The blog of
Archive: December, 2014
  • Casting a Spell✔ [A simple app that makes it easy to spell-check with a browser]
    Thursday, December 4th 2014

    I pay attention to spelling. Maybe it's because I'm not a very good speller. Maybe it's because I have perfectionist tendencies. Maybe it's just a personality flaw.

    Whatever the reason, I'm always looking for ways to avoid mistakes.

    Some time ago, I wrote a code analysis rule for .NET/FxCop. More recently I shared two command-line programs to extract strings and comments from C#/JavaScript and followed up with a similar extractor for HTML/XML.

    Those tools work well, but I also wanted something GUI for a more natural fit with UI-centric workflows. I prototyped a simple WPF app that worked okay, but it wasn't as ubiquitously available as I wanted. Surprisingly often, I'd find myself on a machine without latest version of the tool. (Classic first world problem, I know...) So I decided to go with a web app instead.

    The key observation was that modern browsers already integrate with the host operating system's spell-checker via the spellcheck HTML attribute. By leveraging that, my app would automatically get a comprehensive dictionary, support for multiple languages, native-code performance, and support for the user's custom dictionary. #winning!

    Aside: The (very related) forceSpellCheck API isn't supported by any browser I've tried. Fortunately, it's not needed for Firefox, its absence can be coded around for Chrome, and there's a simple manual workaround for Internet Explorer. Click the "Help / About" link in the app for more information.


    Inspired by web browsers' native support for spell-checking, I've created Spell✔ (a.k.a. SpellV), a simple app that makes it easy to spell-check with a browser. Click the link to try it out now - it's offline-enabled, so you can use it again later even without a network connection!

    To import content, Spell✔ supports pasting text from the clipboard, drag-dropping a file, or browsing the folder structure. For a customized experience, you can switch among multiple views of the data, including:

    • Original text (duh...)
    • Unique words, sorted alphabetically and displayed compactly for easy scanning
    • HTML/XML content (including text, comments, and attributes)
    • JSON content (string values only)
    • JavaScript code comments and string literals

    Read more about how Spell✔ works, how it was built, or check out the code on the GitHub page for SpellV!

    Tags: Technical Utilities Web
  • A quick programming challenge with money [Counting and enumerating the ways to break a $1 bill]
    Tuesday, December 2nd 2014

    Sunday evening I happened across a blog post by Josh Smith about finding all the ways to break a $1 bill. Specifically, the goal is to:

    Count the number of ways to combine coins worth 100, 50, 25, 10, 5, and 1 cent for a total value of 100 cents

    As Josh says, it's a fun challenge and I encourage you to stop reading now and solve it!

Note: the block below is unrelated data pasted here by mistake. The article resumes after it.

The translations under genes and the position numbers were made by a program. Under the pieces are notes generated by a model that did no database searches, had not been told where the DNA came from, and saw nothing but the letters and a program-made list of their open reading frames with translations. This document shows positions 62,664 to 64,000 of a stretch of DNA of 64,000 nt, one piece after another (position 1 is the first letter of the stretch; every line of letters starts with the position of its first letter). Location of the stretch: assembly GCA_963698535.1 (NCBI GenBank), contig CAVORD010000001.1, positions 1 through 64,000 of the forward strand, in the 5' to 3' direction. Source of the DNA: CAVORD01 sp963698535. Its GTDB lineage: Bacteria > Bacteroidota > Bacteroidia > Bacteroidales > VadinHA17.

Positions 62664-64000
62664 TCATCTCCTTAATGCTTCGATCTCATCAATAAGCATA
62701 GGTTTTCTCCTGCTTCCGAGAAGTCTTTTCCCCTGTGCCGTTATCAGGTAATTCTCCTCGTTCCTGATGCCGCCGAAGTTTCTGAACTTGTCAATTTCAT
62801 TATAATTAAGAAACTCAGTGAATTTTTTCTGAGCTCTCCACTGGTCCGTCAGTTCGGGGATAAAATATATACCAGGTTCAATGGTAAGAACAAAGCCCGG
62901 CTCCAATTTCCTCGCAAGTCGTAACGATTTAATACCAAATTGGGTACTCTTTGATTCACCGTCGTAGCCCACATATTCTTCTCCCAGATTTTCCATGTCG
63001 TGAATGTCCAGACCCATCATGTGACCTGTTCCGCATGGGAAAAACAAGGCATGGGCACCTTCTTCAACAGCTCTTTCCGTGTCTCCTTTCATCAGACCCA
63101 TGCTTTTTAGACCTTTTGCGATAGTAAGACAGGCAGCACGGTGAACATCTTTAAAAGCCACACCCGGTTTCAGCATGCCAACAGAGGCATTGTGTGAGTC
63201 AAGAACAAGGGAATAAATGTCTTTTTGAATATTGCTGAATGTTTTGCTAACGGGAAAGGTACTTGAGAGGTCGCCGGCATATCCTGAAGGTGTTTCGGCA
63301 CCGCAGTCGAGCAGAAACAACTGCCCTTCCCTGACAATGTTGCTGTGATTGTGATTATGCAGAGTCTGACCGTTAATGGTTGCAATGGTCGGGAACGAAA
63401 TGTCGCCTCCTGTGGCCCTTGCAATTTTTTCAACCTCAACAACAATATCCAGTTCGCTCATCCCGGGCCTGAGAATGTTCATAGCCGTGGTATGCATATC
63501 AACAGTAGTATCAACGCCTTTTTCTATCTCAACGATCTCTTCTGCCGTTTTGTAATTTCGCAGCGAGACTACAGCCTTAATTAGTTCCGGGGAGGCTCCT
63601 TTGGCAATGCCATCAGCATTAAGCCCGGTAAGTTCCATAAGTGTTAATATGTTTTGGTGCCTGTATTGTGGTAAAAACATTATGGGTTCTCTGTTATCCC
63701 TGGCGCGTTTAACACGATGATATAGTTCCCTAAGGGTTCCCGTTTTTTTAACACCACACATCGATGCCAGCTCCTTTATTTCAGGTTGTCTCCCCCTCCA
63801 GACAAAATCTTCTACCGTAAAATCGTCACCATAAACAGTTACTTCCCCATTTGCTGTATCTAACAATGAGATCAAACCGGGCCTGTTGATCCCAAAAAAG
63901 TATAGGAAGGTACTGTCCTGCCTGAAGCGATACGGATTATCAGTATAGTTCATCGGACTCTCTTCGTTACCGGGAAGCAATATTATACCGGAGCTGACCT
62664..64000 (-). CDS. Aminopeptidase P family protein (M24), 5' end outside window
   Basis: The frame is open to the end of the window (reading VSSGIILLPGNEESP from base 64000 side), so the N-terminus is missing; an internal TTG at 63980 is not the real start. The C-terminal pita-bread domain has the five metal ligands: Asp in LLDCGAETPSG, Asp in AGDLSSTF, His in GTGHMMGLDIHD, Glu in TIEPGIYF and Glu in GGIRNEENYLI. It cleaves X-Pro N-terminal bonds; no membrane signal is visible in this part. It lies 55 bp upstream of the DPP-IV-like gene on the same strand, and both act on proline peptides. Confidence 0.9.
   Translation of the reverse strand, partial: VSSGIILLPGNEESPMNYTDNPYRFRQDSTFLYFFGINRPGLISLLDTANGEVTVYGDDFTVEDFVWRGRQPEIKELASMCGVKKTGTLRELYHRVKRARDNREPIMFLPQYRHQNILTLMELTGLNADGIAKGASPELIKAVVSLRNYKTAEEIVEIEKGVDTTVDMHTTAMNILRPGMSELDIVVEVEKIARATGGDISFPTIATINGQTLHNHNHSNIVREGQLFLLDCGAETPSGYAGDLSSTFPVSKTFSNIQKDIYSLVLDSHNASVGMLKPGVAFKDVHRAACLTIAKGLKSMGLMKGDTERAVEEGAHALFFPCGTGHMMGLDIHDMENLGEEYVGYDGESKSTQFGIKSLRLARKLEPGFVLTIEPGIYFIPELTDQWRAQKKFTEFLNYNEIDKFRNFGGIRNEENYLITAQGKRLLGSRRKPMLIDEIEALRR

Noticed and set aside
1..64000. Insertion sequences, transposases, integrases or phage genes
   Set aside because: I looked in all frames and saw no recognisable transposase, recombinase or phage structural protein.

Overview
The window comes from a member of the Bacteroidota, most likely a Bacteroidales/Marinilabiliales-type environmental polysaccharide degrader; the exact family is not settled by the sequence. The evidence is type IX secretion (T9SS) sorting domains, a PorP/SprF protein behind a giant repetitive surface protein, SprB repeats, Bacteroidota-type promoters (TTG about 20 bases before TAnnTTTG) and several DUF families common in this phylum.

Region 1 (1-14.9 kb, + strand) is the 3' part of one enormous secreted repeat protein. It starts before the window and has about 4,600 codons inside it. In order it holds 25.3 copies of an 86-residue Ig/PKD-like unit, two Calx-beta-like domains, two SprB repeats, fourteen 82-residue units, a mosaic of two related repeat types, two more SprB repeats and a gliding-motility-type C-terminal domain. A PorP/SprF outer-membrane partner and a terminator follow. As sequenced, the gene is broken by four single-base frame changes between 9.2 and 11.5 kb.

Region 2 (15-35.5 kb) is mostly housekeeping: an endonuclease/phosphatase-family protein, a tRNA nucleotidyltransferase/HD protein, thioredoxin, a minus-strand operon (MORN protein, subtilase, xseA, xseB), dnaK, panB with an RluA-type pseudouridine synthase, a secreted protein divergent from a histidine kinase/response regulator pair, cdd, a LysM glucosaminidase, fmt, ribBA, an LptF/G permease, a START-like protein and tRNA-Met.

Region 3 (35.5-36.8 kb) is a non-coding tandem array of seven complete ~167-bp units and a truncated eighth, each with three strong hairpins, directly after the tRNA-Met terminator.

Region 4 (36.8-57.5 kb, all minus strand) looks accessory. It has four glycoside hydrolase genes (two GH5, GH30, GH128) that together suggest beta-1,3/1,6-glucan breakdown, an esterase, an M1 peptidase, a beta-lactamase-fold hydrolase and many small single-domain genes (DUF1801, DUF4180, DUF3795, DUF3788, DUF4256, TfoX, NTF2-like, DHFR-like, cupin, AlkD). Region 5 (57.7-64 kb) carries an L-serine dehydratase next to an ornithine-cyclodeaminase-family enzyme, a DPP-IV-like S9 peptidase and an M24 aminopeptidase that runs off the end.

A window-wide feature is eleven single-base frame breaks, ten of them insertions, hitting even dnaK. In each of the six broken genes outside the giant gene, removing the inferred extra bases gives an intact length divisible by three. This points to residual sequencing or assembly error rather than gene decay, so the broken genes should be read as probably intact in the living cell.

Seriously: Stop now. Spoilers ahead...

    I took his advice and sat down with pen, paper, and a self-imposed 30 minute time limit. I came up with the C# solution below just before time ran out. As I note in the code, I forgot one line (though I caught it when typing up the solution). Less embarrassingly, this implementation worked correctly the first time I ran it. What's more, it's flexible with regard to the target amount and number/value of the coins (both of which are passed as parameters to the constructor). For bonus points, it outputs all the combinations it finds along the way.

    I've added some comments to the code to outline the general algorithm. There are some opportunities to refactor for clarity and an implicit assumption values are passed in decreasing order, but otherwise I'm pretty happy with how it turned out.

    If you take on the challenge and come up with something interesting, please leave a note - I'd love to see other approaches!


    using System;
    // Problem: Count (and output) all ways to make $1 with U.S. coins (100, 50, 25, 10, 5, 1 cents).
    // Inspiration:
    class BreakADollar
        public static void Main()
            // Entry point/test harness
            Console.WriteLine("Total possibilities: {0}",
                new BreakADollar(
                    new[] { 100, 50, 25, 10, 5, 1 })
        // Input
        private readonly int _target;
        private readonly int[] _values;
        // State
        private readonly int[] _counts;
        private int _ways;
        public BreakADollar(int target, int[] values)
            // Initialize
            _target = target;
            _values = values;
            _counts = new int[values.Length];
            _ways = 0;
        public int Invoke()
            // Start the recursive process and return the result
            Recurse(0, 0);
            return _ways;
        private bool Recurse(int i, int sum)
            if (_target == sum)
                // Met the target, done here
                return false;
            else if (i == _counts.Length)
                // Out of values, keep looking
                return true;
            else if (sum < _target)
                // Search, using increasing counts of current value
                while (Recurse(i + 1, sum))
                    _counts[i]++; // Note: Missed this line at first
                    sum += _values[i];
                // Reset and continue
                _counts[i] = 0;
                return true;
                // Exceeded the target, done here
                return false;
        private void ShowCounts()
            // Show the count for each value
            for (var i = 0; i < _counts.Length; i++)
                Console.Write("{0}:{1} ", _values[i], _counts[i]);
    Tags: Miscellaneous Technical